El Matador Jaime Bravo
Animals in Houston Show May Not Get the Point but the Matadors Will
By Martin Waldron
February 4, 1966
Houston, February 3 - Some liquor stores here this week experienced mild runs on tequila as Houston prepared for a weekend of bullfights. No scheduled event in Texas is complete unless it is preceded by several cocktail parties, if possible, are designed to fit the event.
Marguerites, a mixture of lime juice, tequila and cointreau, served in a glass with salt on the edge, will be served at many pre-fight functions.
The bullfights, widely ballyhooed in Texas as the first ever held in the United States, will be at the Houston Astrodome, the $45 million air-conditioned ball park that, in itself, is something of a wonder.
It is illegal to fight bulls in Texas. And this led to some maneuvering by the two top law enforcement officials involved -- Houston's District Attorney, Frank Briscoe, and the State Attorney General, Waggoner Carr. Briscoe is reported to be ready to run for Congress, and Carr already has announced for the United States Senate.
On Jan. 14, Briscoe, saying he felt the bullfights might violate state law, asked Carr to tell him what he should do. "In the absence of a clear opinion from your office, we will assume that such bloodless bullfight (as these are supposed to be) is not violative of the Texas penal code," Briscoe wrote to Carr.
Replied Carr: "Your letter is vague." He said he could see no reason for his office to be dragged in when the District Attorney had plenty authority. "We have every confidence that your office... will handle this local matter in your usual able manner."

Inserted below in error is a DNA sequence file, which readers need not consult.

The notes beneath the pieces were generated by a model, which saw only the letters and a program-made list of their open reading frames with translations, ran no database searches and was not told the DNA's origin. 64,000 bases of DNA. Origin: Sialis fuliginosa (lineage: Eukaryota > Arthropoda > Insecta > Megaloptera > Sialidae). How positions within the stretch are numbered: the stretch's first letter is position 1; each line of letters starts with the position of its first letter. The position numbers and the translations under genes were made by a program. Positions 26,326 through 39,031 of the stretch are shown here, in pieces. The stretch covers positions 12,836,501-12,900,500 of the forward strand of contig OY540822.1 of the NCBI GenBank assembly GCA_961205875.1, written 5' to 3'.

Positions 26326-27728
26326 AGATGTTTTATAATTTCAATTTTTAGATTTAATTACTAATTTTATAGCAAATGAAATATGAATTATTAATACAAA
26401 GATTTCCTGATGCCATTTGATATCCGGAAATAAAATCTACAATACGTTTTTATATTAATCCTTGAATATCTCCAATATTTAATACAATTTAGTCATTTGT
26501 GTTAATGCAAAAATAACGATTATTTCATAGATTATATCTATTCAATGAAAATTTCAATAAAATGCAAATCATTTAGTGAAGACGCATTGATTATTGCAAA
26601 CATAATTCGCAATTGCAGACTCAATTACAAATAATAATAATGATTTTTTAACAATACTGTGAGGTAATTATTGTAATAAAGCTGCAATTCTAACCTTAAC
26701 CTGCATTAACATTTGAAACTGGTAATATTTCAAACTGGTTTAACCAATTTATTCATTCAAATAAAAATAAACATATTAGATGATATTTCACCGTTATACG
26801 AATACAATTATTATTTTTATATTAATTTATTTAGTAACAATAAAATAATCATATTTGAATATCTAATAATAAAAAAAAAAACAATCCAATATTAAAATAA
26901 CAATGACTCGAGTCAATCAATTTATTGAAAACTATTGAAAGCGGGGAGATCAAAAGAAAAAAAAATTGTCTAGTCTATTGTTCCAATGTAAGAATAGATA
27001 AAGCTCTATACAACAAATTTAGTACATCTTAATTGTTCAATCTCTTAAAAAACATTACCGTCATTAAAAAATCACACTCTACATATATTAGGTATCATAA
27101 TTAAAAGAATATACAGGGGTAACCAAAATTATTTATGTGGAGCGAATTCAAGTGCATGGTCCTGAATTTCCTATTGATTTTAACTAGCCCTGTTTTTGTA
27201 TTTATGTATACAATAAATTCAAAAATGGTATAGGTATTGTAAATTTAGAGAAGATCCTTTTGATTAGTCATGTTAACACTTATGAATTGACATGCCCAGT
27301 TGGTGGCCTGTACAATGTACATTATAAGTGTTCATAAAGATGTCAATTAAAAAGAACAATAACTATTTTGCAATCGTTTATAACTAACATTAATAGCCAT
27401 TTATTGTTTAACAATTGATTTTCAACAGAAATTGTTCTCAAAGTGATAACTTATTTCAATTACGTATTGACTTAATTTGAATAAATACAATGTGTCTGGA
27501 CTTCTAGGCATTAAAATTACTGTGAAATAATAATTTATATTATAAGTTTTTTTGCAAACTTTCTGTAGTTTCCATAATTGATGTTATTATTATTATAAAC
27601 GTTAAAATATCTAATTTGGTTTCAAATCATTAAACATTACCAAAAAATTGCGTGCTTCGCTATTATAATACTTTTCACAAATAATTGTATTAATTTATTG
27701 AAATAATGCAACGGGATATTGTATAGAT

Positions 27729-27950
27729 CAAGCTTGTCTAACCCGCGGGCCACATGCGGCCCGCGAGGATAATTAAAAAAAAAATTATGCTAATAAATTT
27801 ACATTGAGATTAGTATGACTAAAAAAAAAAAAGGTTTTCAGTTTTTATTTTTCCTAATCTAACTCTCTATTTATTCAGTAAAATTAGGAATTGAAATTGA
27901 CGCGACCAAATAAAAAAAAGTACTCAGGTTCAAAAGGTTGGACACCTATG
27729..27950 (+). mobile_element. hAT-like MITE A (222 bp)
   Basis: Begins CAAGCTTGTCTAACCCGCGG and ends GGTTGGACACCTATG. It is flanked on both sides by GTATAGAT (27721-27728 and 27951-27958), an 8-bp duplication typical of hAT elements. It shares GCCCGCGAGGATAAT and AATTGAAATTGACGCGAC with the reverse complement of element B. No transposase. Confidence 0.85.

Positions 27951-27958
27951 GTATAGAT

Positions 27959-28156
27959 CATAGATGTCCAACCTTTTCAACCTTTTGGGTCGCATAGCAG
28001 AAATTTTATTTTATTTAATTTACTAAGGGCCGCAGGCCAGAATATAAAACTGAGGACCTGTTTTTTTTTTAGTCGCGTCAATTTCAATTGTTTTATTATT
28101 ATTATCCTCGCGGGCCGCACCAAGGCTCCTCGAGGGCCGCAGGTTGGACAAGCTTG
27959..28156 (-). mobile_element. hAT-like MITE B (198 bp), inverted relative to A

A STATE judge finally took the bull by the horns and ruled that bullfighting in Portuguese style -- in which the animal is not supposed to be killed or wounded -- is really not a bullfight but close to a ballet between man and beast. Such exhibitions of footwork and cape-waving are not a violation of law so long as the bulls are not injured.
To make sure that no blood is drawn, the bulls will be covered in part by Styrofoam so that the banderillas -- big darts that are thrust into the necks and backs of the bulls in Spanish bullfights -- will not touch the animals.
Eight matadors and 22 bulls have been imported for the spectacle. The daily newspapers have been busy educating readers on some of the subtleties of bullfighting, such as that the worth of the matador can be judged only on left-handed passes.
Large crowds are expected to attend the performances tomorrow, Saturday and Sunday. Today it took more than 30 minutes to get to the head of the line to buy tickets.
ONE goring already has taken place. While the bulls were being unloaded into a special corral alongside the stadium. Tito Palacios, an apprentice bullfighter, was trapped in a chute with a black bull that tossed him several times. Palacios escaped with his life when Jose Gomez, vice president of International Bullfights, Inc., which is promoting the fights, distracted the animal. Palacios is recovering in a hospital.
The matadors scheduled to take part in the "ballet" exhibition include Paco Camino, 25 years old, of Spain, described as the most technically accomplished bullfighter in the world today,and Jaime Bravo of Mexico.